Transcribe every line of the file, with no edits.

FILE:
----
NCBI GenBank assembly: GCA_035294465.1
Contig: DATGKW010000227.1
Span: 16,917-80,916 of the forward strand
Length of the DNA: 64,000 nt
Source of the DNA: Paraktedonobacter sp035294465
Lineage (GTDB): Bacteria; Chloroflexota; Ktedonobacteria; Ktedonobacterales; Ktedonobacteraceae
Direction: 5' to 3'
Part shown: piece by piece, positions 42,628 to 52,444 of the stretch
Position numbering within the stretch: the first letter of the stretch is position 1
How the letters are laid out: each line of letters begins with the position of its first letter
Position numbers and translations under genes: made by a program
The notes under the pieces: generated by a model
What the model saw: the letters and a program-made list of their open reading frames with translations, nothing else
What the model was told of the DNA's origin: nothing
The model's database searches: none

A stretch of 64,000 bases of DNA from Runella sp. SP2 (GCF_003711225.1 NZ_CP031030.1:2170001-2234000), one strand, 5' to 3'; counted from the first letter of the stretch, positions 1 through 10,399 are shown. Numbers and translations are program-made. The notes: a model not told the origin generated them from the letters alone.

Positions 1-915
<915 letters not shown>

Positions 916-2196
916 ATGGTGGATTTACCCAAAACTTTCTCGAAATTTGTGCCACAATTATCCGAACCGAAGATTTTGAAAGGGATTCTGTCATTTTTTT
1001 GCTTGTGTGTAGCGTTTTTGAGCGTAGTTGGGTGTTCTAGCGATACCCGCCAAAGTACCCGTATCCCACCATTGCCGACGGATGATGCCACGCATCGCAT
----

NCBI GenBank assembly: GCA_035294465.1
Contig: DATGKW010000227.1
Span: 16,917-80,916 of the forward strand
Length of the DNA: 64,000 nt
Source of the DNA: Paraktedonobacter sp035294465
Lineage (GTDB): Bacteria; Chloroflexota; Ktedonobacteria; Ktedonobacterales; Ktedonobacteraceae
Direction: 5' to 3'
Part shown: piece by piece, positions 42,628 to 52,444 of the stretch
Position numbering within the stretch: the first letter of the stretch is position 1
How the letters are laid out: each line of letters begins with the position of its first letter
Position numbers and translations under genes: made by a program
The notes under the pieces: generated by a model
What the model saw: the letters and a program-made list of their open reading frames with translations, nothing else
What the model was told of the DNA's origin: nothing
The model's database searches: none

A stretch of 64,000 bases of DNA from Runella sp. SP2 (GCF_003711225.1 NZ_CP031030.1:2170001-2234000), one strand, 5' to 3'; counted from the first letter of the stretch, positions 1 through 10,399 are shown. Numbers and translations are program-made. The notes: a model not told the origin generated them from the letters alone.

Positions 1-915
<915 letters not shown>

Positions 916-2196
916 ATGGTGGATTTACCCAAAACTTTCTCGAAATTTGTGCCACAATTATCCGAACCGAAGATTTTGAAAGGGATTCTGTCATTTTTTT
1001 GCTTGTGTGTAGCGTTTTTGAGCGTAGTTGGGTGTTCTAGCGATACCCGCCAAAGTACCCGTATCCCACCATTGCCGACGGATGATGCCACGCATCGCAT